I think now of the 2010 spell as a (neuro-inflammatory) fire that blazed uncontrollably for weeks inside my mind. During that time, I’d seen solving the death conundrum as the only way out—and because this was of course impossible, I viewed the negative head space I was trapped in as all the more inescapable.
As I’d learn, healing required abandoning the solution-finding mindset altogether. It required acceptance of the problem’s inherent lack of fix. It would come from being present in each moment, then learning to live alongside the discomfort of not having an answer.
Since this all happened, I’ve been diagnosed with Celiac disease (October 2020), which I’ve discovered can also have a significant impact on mental health—so now that I’m treating this, maybe at some point I can discontinue the medication again, without having to worry about falling into another all-encompassing depression.
But even if this doesn’t happen, I don’t think lesser of myself for needing it—in the same way I wouldn’t think lesser of a person who takes insulin for their diabetes.
Now and then I’ll momentarily descend into that head space; I expect I will for as long as I’m alive. Yet the difference between how I deal with those thoughts now as compared to before is that they don’t ensnare me anymore. They don’t sap my life force the way they once did. My spirit remains intact once they’ve finished passing through.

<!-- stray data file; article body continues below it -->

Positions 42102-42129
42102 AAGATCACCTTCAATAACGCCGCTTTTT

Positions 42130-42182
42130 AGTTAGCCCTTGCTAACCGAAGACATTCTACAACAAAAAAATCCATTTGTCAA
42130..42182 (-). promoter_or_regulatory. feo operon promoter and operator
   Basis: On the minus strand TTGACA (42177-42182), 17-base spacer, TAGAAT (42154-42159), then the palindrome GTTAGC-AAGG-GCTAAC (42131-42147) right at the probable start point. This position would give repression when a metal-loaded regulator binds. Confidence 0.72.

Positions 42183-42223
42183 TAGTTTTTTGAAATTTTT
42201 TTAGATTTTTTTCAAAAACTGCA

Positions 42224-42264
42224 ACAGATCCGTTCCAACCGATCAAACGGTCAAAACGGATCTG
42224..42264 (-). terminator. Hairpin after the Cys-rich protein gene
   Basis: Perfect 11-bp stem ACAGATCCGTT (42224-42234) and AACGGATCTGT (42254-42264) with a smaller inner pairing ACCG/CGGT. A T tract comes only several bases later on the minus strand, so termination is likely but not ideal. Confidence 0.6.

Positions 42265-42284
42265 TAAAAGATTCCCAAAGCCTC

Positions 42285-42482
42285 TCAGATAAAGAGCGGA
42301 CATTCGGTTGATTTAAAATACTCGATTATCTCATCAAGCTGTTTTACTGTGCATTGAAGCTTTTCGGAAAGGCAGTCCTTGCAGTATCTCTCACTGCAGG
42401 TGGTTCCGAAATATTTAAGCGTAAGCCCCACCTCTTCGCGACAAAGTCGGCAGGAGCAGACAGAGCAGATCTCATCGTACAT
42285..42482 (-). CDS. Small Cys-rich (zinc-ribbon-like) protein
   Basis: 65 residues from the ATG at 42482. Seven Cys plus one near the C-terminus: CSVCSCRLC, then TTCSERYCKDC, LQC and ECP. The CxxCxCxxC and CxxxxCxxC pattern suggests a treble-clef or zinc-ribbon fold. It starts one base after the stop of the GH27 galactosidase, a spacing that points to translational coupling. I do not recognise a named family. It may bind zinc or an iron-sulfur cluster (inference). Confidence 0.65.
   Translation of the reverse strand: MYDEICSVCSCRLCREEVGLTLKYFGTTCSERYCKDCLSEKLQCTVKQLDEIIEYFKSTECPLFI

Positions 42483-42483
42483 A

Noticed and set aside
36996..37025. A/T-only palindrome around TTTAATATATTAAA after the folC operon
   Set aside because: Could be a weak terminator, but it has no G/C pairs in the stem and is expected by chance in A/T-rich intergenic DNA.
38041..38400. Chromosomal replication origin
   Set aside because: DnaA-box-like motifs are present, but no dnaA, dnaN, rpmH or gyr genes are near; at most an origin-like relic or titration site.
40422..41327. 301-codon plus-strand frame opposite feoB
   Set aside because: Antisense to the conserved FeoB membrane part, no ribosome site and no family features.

I treat them now in the same way I do all other thoughts: as transient passersby to whom I can give as little or as much weight as I choose. And when they do reappear, I’ve determined that it’s for a purpose. That purpose is to gently remind me to stop wasting my time.
The fear doesn’t ignite when I’m out in nature, for instance. It does after indiscriminate time spent on social media. It does when I’m falling prey to rumination and the comparison trap. It does when I’m succumbing to image-based anxiety, or ceaselessly wondering what so and so thought of such and such. Yet when time’s well spent, the emptiness and existential ennui fade.
I’m not sure I have the clean and simple answer my twenty-year-old self sought (to the question, what’s the point of living if all of this will end?)—at least not in the form she wanted, or even in words at all. But I’ll do my best to give to her, and anyone who may be struggling with what she went through, what I’ve got:
I think the answer lies in the feeling you get when you’re watching the turquoise water pass over smooth white rocks up at the Yuba River. When, after a rigorous hike across craggy switchbacks followed by a steak dinner at Texas Roadhouse, a friend and you are in your car singing off-key to a ‘90s song you somehow still know all the words to. Every time you resist a quick fix and opt for a slower burn reward instead. Every time you pour your energy into the collective stream of humanity that we are all so lucky to share at this exact moment in time.
Because right now, for whatever strange reason, and regardless of what inexplicable force brought us all together—here we find ourselves. Here we find ourselves and we don’t know why. We don’t know when this all will end—but we don’t have to in order to live meaningfully and connectedly; live lives lit up by the full spectrum of emotions.
EDITOR IN CHIEF / EDITOR: Gabriel Nathan | DESIGN: Leah Alexandra Goldstein | PUBLISHER: Bud Clayman
See Related Recovery Stories: Anxiety, Depression, Mental Health Aloud, Mental Health First Person Essays